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Bird Friendly® Coffee(Page 2/2)

October 2010

Certification criteria for Bird Friendly® Coffee

To be certified as Bird Friendly® farm, there are roughly two core criteria that must be met. One is that the coffee is grown organically. This is friendly not only to birds but also to people. The other is that the coffee is shade grown in a natural forest setting.

It has set original criteria for shade growing methods: the canopy (of the shade trees) must display at least 40% foliage cover when looking skyward from within the agroforest, and trees must be comprised of 11 or more species. There are also criteria for the height of shade trees, namely that 60% should be "middle" trees (12m and taller), 20% should be "tall" trees (15m and taller) and 20% "small" trees. In short, the "architecture" of the farm's shade cover should resemble a natural forest. The certification criteria for Bird Friendly® are simple but strict, and for that reason are known as the "gold standard"—the best available benchmark— for coffee certification in the United States.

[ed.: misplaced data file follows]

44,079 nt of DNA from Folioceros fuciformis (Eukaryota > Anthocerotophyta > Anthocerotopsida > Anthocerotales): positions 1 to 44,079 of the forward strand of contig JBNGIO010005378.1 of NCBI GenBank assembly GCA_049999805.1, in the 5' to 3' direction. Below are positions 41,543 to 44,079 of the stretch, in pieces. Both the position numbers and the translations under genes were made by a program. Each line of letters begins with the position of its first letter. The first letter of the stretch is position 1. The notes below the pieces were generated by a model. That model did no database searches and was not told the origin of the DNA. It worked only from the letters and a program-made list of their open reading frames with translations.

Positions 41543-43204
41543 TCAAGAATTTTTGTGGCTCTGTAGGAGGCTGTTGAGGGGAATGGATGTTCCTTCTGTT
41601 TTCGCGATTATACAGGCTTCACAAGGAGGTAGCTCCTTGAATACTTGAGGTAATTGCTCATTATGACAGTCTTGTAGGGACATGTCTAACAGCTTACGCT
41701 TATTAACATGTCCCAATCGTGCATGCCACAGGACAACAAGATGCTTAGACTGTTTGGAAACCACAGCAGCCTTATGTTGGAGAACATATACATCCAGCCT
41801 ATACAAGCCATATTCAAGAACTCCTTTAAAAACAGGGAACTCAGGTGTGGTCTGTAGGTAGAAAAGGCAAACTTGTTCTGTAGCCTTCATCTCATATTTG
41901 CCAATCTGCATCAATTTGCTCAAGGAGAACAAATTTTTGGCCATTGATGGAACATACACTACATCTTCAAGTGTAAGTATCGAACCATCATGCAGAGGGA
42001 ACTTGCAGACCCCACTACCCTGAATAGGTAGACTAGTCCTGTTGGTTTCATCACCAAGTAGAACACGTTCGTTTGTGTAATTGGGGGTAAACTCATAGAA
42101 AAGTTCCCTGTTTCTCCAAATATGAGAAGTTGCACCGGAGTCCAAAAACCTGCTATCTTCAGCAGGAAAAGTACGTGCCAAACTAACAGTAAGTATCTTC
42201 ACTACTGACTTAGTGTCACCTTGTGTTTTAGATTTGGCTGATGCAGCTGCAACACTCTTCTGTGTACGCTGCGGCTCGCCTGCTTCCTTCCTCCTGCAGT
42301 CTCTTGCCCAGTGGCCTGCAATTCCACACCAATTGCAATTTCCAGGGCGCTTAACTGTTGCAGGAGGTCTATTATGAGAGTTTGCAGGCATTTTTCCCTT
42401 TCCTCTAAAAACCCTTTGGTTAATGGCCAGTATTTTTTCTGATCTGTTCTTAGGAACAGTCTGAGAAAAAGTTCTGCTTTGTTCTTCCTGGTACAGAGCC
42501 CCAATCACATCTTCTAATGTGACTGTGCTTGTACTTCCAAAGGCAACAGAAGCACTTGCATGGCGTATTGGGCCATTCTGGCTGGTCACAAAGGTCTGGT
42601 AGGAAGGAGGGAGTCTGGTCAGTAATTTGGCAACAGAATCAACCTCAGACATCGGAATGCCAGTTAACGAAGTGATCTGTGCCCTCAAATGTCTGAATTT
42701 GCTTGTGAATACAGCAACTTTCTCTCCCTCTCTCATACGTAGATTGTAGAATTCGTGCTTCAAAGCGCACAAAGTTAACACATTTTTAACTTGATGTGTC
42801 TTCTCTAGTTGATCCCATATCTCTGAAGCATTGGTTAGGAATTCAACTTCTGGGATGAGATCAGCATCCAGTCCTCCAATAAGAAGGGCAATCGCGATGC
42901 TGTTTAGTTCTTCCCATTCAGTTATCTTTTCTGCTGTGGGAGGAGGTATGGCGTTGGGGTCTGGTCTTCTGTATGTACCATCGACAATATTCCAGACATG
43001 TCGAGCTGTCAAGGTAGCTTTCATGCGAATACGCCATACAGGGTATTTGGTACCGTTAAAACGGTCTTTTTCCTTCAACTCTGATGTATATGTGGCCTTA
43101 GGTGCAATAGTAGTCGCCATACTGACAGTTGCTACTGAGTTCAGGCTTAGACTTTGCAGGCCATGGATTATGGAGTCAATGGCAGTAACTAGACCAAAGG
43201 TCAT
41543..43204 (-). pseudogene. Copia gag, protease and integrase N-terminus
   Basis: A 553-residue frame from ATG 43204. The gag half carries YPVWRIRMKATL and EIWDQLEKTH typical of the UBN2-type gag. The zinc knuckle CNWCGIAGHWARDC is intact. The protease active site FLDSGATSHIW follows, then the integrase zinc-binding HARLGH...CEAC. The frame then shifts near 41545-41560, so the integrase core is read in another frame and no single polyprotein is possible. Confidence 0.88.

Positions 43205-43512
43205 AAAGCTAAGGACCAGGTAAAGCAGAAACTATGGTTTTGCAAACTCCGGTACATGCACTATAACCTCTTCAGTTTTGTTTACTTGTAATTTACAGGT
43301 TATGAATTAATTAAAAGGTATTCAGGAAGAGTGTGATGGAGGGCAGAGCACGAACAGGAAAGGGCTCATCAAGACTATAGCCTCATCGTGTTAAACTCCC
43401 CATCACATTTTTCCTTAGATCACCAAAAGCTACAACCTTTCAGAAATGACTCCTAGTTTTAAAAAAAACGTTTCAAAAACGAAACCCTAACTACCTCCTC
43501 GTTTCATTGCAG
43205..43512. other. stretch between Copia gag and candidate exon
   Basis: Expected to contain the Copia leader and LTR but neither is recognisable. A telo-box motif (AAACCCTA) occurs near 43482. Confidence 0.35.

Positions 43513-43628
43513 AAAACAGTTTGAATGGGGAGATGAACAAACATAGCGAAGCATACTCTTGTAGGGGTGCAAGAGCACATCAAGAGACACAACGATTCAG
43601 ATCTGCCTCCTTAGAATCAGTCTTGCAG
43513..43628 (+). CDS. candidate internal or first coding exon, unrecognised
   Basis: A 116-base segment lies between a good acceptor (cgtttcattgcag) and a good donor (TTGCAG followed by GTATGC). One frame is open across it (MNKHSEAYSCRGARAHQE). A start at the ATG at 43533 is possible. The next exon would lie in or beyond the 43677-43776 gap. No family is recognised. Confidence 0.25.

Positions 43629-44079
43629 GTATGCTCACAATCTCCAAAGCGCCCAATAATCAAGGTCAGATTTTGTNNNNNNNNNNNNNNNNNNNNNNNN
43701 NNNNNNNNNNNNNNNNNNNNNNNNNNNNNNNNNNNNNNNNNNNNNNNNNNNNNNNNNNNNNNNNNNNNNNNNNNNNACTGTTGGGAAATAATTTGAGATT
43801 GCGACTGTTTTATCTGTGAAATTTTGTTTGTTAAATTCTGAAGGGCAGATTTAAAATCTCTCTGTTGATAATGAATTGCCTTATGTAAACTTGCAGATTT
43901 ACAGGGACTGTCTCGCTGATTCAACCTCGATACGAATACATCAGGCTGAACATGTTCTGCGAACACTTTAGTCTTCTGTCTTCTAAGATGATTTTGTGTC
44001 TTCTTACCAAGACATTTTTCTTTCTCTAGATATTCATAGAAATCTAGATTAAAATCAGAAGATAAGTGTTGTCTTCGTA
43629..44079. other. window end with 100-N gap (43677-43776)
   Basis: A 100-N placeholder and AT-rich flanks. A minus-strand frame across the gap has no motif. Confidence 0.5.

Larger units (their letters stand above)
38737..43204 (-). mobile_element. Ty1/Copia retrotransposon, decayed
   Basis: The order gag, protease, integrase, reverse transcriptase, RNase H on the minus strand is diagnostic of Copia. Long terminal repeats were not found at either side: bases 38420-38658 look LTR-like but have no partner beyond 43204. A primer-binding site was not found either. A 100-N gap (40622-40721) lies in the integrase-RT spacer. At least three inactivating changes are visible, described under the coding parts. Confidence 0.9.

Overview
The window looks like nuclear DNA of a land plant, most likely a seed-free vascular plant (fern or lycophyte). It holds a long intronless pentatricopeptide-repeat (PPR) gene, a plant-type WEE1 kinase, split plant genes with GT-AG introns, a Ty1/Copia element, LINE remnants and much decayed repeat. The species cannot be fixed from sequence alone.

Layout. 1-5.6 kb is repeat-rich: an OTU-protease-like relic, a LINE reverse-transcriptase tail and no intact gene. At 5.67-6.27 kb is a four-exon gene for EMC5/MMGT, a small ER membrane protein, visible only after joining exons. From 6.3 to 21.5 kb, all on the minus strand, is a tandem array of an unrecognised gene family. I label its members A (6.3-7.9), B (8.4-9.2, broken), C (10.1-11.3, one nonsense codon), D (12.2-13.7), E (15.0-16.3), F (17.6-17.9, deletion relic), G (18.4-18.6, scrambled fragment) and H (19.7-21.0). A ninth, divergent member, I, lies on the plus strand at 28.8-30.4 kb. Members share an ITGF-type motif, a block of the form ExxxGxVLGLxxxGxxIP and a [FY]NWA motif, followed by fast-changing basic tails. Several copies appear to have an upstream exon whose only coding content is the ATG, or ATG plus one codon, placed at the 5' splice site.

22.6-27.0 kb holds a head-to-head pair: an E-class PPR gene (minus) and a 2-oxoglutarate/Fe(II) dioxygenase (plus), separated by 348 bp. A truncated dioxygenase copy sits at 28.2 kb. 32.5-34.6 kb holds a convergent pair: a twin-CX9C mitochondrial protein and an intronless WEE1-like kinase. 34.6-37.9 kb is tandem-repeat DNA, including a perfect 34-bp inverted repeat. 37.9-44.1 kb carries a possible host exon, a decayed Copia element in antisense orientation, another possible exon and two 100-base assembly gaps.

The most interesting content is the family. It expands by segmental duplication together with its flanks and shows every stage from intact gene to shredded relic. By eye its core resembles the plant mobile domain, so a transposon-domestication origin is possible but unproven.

Migratory birds have actually been observed resting on Bird Friendly® certified farms. Sumitomo Corporation is committed to the expansion of the Bird Friendly® program, under an exclusive contract with the Smithsonian Institution, the mother body of the Smithsonian Migratory Bird Center.

The Bird Friendly® Coffee program is an environmental protection scheme in which all coffee drinkers can take part. Sumitomo Corporation will continue to care for and enhance the global environment, with a cup of good coffee as a starting point.

  • Bird Friendly® Coffee Approval seal

  • Bird Friendly® Coffee

  • Selling the first coffee products packaged in a consumer-friendly paper beverage container (“cart can”)

Interview:As partners that work toward constant improvement / Dr. Robert A. Rice

Dr. Robert A. Rice,
A Researcher of the Smithsonian Migratory Bird Center
A geographer. Completed his Ph.D. at the University of California, Berkeley, CA. His research centers around agroecology and land use policy issues. Have conducted field work on coffee farms in eight countries in Central America and Mexico, he helped found the Bird Friendly® Coffee program in 1999, which certifies coffee farms that provide quality habitat for migratory birds.

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